John Baptist Purcell (1800-1888) was the bishop and later the archbishop of Cincinnati for fifty years. He was a skillful and eloquent defender of his faith in debates, speeches, pastoral letters and newspaper articles. He was an Irish bishop in a largely German city and had functioned so capably in that role that the Catholic Church in Cincinnati was virtually free of ethnic tensions. As the bishop in a city on the border between the North and the South, he struggled to move beyond the merely political and economic aspects of slavery and was finally able to defend President Lincoln’s Emancipation Proclamation. At the First Council of the Vatican, he ably, though unavailingly, argued against the opportuneness of defining papal infallibility. By reason of seniority, he was then the dean of the American hierarchy.
But the last chapter of Purcell’s life, which was dominated by a disastrous financial failure, undermined his legacy. After his death, his memory was allowed to pass quickly into the decent obscurity of oblivion. The standard histories of Cincinnati, of the State of Ohio and of the American Catholic Church have generally contained only brief and concise references to the career of this important, influential and ultimately tragic figure. This readable and engaging biography of Purcell fills this significant gap in American history.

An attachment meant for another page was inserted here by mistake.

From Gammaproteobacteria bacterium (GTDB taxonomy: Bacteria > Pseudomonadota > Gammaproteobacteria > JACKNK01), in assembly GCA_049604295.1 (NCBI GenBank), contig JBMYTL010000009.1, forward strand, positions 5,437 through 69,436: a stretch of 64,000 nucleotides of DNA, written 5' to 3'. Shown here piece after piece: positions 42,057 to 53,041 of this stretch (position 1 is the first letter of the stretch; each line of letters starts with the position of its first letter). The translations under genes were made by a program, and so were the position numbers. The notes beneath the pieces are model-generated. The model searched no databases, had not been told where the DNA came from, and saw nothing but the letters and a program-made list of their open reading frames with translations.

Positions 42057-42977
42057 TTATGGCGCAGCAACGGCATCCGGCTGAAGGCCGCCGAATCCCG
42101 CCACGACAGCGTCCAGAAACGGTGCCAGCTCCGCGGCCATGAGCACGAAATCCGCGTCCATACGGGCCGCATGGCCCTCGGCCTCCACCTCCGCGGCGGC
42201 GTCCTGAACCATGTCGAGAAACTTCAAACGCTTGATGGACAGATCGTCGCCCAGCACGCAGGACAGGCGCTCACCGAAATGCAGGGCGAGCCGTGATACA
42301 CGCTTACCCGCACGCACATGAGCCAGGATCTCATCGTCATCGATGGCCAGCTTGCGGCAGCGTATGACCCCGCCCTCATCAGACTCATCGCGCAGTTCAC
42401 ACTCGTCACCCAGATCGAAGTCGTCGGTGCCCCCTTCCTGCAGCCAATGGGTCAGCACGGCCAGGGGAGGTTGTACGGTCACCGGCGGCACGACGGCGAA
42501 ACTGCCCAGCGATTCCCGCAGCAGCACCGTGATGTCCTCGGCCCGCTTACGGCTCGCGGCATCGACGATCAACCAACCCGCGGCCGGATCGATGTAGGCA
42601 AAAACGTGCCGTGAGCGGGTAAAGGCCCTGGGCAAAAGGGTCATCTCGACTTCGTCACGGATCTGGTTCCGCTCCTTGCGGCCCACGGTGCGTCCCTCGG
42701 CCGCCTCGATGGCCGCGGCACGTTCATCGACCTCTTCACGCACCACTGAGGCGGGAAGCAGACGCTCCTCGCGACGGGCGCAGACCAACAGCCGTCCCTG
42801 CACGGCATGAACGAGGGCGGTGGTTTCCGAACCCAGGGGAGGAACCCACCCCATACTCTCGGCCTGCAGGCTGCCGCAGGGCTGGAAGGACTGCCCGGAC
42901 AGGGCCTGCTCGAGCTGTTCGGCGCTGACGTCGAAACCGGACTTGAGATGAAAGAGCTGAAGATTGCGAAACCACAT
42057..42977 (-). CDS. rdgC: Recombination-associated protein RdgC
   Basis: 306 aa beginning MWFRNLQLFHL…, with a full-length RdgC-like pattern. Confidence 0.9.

|Publisher:||M. Edmund Hussey|
|Sold by:||Barnes & Noble|
|File size:||885 KB|
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